Relegation is a terrible thing for a football club, but if a club never goes down, their fans never experience the joy of going up. Now Wembley has resounded to rapturous cries of “yellow, yellow” as the Canaries of Norwich City, relegated a year ago, flew back to the top flight.
Two goals in the opening 15 minutes, from Cameron Jerome and Nathan Redmond, gave them an advantage they never looked like relinquishing against a Middlesbrough side who had the belief knocked out of them by that early double blow. City’s success completed an extraordinary double for the Norwich manager, Alex Neil, who, 12 months ago to the day, led Hamilton Academicals into the Scottish top flight through a play-off final.
At 33, Neil is so young he was on the pitch at Easter Road last year as Accies beat Hibernian, having brought himself on as a substitute. Here, he had to settle for metaphorically kicking every ball from within Wembley’s technical area. Being unable to influence events directly will have made the tension worse, but the reality was this year’s promotion was a cruise compared to last. Then Hamilton needed a last-minute leveller before winning on penalties.
This was a triumph that will be celebrated by the other 19 Premier League clubs, who will now share three seasons of parachute payments Norwich no longer need, benefiting each to the tune of £2m-plus (which is why this match is worth around £80m to Norwich, not £120m). Roy Hodgson will be pleased, too, for it takes Redmond and John Ruddy back into the elite.
Ten of the Norwich side played for them in the Premier League last season, the exception, Jerome, did so for Crystal Palace. None of the Boro team did, and only Dean Whitehead did the season before, for Stoke City.
The difference in class and experience showed. For much of the game Norwich were sharper, more composed and more polished. They even had the edge in celebrities. Never mind Delia Smith and Stephen Fry, Boro did not even have anyone in the Royal Box as well known as Ed Balls. In the cheap seats it was more even, both sets of supporters giving their all. Even the Boro fans who had taken over Trafalgar Square on Sunday night found a new source of energy, at least until City’s control silenced them.
Midfield was the key. Adam Clayton and Grant Leadbitter were too often chasing shadows against Wes Hoolahan, Jonny Howson, Alexander Tettey and, tucking in on the left, Bradley Johnson. That ensured a steady supply of ball to Redmond, while Boro’s most likely matchwinner, Patrick Bamford, had to live off scraps.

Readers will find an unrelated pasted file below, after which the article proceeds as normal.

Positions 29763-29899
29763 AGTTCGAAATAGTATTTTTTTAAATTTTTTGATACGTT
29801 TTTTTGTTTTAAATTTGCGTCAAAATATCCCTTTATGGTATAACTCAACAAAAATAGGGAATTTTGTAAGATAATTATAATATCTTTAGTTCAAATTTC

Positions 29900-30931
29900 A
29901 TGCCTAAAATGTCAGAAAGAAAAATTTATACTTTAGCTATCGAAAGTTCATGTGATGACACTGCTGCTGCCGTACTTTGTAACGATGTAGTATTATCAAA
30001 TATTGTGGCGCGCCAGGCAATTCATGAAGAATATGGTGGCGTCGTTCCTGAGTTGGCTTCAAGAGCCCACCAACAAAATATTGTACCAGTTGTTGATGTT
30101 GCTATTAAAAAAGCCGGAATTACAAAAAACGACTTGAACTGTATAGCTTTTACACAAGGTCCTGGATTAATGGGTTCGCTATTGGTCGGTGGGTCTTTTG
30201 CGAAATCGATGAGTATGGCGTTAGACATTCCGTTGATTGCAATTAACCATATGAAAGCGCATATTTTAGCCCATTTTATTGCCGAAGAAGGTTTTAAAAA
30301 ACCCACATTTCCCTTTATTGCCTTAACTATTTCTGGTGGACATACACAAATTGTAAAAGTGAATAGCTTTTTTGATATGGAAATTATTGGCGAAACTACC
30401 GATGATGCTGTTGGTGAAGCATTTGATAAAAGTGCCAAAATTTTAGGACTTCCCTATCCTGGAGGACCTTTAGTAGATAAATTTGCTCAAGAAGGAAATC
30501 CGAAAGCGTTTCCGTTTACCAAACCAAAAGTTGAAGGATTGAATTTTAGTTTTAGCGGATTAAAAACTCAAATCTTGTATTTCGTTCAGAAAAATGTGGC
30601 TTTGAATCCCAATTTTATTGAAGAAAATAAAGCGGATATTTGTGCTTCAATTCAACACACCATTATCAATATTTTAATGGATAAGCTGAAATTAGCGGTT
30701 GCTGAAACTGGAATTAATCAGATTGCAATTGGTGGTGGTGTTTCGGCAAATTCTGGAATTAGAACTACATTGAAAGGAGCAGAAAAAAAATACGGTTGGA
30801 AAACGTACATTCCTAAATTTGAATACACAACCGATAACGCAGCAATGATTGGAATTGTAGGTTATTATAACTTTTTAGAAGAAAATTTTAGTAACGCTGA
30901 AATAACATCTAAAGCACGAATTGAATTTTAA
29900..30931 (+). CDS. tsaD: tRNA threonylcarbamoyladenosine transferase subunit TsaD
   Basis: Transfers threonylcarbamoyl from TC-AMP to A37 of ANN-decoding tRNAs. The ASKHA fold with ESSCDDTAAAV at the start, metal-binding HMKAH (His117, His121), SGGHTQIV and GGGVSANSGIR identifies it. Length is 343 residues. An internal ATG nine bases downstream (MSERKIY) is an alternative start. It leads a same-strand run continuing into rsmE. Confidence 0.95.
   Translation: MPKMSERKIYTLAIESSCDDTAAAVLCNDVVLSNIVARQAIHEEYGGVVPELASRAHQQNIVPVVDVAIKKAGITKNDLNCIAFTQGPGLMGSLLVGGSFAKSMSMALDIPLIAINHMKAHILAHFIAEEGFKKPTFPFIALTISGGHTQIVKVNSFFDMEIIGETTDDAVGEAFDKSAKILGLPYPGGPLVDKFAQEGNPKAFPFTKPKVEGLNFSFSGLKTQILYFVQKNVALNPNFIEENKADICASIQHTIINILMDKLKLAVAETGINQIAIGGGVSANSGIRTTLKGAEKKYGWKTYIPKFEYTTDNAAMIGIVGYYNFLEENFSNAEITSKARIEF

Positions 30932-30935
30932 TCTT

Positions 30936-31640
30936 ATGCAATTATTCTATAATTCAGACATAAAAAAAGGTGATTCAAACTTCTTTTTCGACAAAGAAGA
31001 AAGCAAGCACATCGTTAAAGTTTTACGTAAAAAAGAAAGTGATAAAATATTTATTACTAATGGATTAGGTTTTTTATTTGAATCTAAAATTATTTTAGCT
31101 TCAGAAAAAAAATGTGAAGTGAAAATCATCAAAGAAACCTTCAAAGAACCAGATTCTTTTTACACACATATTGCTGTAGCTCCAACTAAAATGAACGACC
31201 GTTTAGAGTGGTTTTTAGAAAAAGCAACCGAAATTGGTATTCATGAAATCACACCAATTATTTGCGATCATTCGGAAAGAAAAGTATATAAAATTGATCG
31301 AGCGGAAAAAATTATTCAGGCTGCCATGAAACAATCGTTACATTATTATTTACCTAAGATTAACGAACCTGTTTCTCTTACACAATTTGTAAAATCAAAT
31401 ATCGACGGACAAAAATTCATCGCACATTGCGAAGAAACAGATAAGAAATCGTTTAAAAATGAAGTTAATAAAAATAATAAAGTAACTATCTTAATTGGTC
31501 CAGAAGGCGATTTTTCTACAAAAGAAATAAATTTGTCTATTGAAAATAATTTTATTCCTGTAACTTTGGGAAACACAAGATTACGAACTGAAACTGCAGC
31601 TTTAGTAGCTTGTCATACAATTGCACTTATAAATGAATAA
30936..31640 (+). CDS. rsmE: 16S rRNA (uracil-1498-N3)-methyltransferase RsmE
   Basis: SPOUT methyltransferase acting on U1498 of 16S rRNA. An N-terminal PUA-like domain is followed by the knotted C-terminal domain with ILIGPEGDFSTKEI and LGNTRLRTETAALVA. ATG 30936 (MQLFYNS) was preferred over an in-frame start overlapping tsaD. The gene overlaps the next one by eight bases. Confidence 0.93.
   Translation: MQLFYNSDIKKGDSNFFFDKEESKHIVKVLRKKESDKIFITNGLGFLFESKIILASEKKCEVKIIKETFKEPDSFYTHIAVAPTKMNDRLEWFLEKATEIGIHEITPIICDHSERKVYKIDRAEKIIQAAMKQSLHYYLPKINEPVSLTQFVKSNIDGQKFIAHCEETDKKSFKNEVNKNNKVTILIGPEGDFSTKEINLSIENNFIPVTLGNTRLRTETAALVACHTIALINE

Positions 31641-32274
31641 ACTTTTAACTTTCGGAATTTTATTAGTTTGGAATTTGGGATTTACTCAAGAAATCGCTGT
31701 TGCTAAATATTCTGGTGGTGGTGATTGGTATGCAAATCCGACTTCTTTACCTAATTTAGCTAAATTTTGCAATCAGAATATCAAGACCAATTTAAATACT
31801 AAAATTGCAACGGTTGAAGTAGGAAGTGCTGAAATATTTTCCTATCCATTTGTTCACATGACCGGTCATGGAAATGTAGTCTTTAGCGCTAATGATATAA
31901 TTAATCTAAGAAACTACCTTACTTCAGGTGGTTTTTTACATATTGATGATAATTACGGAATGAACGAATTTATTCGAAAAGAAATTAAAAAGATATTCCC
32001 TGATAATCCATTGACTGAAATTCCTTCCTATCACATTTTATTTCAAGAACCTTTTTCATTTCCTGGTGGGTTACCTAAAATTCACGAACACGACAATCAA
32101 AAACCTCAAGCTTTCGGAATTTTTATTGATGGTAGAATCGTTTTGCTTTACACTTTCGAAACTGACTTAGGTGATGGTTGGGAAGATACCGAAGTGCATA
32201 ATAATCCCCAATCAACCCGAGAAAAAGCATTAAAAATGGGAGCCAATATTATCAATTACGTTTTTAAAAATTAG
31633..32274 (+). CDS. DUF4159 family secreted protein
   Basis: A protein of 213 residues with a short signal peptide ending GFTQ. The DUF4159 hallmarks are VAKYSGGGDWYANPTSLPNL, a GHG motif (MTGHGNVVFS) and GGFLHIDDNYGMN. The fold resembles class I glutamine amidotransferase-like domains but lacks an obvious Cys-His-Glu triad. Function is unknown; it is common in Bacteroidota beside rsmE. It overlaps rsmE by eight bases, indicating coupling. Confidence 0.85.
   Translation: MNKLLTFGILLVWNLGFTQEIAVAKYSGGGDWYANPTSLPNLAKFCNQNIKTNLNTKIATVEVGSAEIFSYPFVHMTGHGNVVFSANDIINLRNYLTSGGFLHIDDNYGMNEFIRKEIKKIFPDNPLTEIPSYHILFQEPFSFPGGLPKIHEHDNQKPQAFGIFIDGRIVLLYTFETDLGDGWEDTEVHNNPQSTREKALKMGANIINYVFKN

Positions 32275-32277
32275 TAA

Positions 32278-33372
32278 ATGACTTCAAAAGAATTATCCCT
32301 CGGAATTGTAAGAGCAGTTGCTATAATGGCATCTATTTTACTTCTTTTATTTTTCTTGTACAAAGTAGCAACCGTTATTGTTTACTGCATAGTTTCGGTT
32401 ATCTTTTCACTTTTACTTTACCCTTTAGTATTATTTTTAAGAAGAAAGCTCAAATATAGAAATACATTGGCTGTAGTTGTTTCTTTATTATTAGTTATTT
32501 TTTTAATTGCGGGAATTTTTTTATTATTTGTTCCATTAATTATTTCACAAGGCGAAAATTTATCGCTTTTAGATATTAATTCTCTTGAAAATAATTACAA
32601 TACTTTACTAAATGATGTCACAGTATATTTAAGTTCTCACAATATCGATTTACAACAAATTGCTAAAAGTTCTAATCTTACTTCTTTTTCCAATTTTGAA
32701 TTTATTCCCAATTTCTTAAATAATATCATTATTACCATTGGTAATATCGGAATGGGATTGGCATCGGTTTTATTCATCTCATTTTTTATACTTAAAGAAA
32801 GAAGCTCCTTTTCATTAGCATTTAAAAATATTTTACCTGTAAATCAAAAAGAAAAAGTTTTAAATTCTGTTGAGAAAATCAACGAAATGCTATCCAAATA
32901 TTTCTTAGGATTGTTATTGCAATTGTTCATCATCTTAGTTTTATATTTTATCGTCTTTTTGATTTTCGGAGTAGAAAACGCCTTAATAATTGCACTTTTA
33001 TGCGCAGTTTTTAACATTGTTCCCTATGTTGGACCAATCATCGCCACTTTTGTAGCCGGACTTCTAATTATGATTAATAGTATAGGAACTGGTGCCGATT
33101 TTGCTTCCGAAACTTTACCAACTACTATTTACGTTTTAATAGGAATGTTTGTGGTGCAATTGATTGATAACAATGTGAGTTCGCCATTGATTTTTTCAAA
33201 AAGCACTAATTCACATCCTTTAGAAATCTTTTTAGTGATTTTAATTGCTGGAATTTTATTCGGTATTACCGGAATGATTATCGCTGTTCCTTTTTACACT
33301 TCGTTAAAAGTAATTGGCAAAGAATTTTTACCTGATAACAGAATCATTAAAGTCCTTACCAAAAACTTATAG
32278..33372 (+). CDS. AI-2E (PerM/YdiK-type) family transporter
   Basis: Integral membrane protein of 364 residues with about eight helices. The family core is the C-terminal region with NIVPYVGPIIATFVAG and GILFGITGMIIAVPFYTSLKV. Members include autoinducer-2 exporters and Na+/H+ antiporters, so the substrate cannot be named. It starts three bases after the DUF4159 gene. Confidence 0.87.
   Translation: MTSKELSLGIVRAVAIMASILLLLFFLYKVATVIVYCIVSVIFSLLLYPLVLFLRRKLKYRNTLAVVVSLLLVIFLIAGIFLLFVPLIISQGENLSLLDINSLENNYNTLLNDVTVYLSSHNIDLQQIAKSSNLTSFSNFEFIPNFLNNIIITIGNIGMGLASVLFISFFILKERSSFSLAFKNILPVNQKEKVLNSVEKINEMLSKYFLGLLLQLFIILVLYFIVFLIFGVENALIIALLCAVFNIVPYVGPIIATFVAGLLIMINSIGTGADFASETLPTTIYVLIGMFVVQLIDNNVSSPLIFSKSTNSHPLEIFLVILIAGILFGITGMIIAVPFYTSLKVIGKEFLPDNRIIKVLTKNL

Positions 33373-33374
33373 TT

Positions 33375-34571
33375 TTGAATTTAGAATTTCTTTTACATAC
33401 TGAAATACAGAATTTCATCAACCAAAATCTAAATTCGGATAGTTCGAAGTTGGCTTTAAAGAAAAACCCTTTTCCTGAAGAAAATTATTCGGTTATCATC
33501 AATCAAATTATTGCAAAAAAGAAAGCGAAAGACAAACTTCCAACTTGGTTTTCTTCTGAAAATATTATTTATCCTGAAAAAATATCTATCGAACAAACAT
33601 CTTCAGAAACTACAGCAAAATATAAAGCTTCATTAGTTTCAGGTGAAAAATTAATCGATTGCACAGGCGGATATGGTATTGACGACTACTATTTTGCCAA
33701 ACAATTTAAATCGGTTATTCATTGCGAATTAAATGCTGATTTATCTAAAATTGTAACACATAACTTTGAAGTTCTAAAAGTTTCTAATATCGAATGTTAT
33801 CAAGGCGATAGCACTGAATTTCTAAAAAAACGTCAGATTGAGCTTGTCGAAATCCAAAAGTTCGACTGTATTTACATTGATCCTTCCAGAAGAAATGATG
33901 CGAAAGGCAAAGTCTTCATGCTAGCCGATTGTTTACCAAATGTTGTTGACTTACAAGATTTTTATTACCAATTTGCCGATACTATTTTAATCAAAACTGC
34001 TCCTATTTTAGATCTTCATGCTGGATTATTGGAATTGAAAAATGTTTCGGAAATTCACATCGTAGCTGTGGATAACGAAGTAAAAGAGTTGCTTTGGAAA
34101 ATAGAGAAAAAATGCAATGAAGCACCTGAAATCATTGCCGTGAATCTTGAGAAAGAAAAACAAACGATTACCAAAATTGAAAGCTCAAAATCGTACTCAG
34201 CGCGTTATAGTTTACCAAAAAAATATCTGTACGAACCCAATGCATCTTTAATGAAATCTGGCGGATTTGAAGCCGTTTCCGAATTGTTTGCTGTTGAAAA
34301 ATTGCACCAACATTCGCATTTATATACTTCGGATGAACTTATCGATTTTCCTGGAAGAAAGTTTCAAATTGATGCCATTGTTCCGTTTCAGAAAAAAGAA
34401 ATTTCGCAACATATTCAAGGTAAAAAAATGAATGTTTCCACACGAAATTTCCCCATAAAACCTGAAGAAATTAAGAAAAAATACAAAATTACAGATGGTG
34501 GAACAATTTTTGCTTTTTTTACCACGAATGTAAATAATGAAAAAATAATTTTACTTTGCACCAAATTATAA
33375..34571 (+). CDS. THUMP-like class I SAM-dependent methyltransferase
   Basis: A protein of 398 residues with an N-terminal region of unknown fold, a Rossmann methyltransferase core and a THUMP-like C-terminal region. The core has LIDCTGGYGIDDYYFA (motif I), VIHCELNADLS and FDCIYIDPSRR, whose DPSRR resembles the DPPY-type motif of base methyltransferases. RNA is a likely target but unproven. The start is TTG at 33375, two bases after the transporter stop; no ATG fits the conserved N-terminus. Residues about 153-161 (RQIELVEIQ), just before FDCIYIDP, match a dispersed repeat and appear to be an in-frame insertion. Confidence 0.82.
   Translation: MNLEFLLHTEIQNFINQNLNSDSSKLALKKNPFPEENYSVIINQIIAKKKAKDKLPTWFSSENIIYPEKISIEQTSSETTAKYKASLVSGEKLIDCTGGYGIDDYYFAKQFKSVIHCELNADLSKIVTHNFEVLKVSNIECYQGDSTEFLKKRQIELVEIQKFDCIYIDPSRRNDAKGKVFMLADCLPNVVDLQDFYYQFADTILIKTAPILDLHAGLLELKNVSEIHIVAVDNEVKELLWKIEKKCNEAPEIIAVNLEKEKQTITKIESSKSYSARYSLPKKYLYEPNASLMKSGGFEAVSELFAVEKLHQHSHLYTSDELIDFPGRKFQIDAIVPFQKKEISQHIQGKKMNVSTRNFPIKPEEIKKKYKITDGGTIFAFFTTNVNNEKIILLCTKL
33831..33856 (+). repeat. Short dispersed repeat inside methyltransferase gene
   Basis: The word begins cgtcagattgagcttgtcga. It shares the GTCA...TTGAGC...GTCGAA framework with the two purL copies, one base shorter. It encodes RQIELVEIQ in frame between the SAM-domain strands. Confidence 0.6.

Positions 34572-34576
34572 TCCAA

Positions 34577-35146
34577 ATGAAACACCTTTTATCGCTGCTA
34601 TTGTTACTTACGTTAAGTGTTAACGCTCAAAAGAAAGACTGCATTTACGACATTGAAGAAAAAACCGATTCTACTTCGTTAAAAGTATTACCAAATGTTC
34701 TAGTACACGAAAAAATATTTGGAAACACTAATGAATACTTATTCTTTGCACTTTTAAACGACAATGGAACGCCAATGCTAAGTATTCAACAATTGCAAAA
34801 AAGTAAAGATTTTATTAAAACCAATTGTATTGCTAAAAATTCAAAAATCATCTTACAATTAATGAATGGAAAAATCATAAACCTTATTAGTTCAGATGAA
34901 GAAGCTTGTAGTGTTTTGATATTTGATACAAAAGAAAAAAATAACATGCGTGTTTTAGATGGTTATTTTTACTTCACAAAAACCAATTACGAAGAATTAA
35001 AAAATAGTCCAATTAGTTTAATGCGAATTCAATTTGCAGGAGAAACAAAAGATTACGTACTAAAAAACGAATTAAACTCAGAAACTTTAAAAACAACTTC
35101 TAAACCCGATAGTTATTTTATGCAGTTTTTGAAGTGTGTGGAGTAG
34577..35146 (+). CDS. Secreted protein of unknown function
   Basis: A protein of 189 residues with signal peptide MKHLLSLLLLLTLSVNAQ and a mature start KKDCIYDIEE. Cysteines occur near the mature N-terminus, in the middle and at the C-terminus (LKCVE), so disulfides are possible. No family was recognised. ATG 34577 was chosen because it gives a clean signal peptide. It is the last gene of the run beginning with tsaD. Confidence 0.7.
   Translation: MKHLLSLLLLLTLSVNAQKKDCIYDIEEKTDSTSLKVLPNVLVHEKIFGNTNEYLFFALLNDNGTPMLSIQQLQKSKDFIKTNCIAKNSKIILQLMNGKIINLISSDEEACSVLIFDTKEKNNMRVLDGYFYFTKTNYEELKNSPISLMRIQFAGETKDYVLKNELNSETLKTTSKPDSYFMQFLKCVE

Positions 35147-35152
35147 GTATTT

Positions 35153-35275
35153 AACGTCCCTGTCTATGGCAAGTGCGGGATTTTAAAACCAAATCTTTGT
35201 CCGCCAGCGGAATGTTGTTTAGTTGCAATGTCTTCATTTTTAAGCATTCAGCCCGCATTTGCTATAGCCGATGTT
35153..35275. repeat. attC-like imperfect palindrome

Nevertheless, from one such scrap, Jelle Vossen almost opened the scoring in the 10th minute. A careless Sébastien Bassong clearance fell to the Dutchman 25 yards out but his volley cannoned off the crossbar. That, however, only balanced out a similar strike from Johnson a minute earlier, the midfielder hitting the woodwork from the edge of the box after another half-cleared cross.
The near full house was still digesting these close shaves when Norwich cut through. Whitehead and Daniel Ayala looked to have dealt neatly with a long ball forward when the latter tried to be too clever and was robbed by Jerome. Ayala, despite being here long enough to know an English ref would never agree, claimed a foul while Jerome went on to beat Dimi Konstantopoulos at the near post.
Ayala, who joined Boro from Norwich last year after failing to impress in Norfolk, was aghast. George Friend tried to lift his mood but three minutes later was in despair himself. After Martin Olsson won possession, a flowing 17-pass Norwich move was capped by Redmond gliding easily past Friend on to Steven Whittaker’s pass to drill a shot past Konstantopoulos.
Teams have come back from two-down in a play-off final as recently as Rotherham last year, but not often. Boro looked so shellshocked they did well to reach half-time without conceding again. They beat Norwich home and away in the Championship this year but suddenly it was hard to work out how.
Boro needed inspiration. With Bamford shackled and Vossen booked for diving as he claimed a penalty, the only hope came from Albert Adomah. The winger is one of those players managers look at and think, “I can do something with him”. Then they get frustrated by his inconsistency. Quick and leggy, Adomah would be a dangerous impact player in the top flight. Here it was the Ghanaian’s threat that drove Boro forward after the break and kept Norwich fans from daring to celebrate early. But his stream of crosses never fell to the right player.
With City content to sit back, set-pieces became the most likely source of goals, but the finishing was poor. First, Russell Martin headed a corner over when he could have settled the tie. Then an unmarked Ayala headed another into Lewis Grabban’s body when he could have given Boro hope.
On the day his mentor was parading the Premier League trophy around the streets of Chelsea, Aitor Karanka was thus denied the chance to pit his wits against Jose Mourinho next season, but Boro’s progress suggests they will be strong contenders next year.
For Norwich, as well as they played yesterday, a season of struggle is the fear. This was largely the same team that won one point from seven matches when going down a year ago – minus Robert Snodgrass and Leroy Fer but plus Jerome, who scored only twice in 20 starts for Palace.
Neil faced a similar challenge with Hamilton and they were third in the Scottish Premiership when he left in January. If he can sustain his excellence, and City strengthen judiciously, they may be able to end their yo-yo status.
That is for the future. Last night was about celebrating the present. Perhaps the biggest cheer came when Delia Smith crossed the turf, her high heels doubtless leaving the groundsman wincing, to lift the trophy with husband and co-owner Michael Wynn-Jones, finally expunging the memory of last year.
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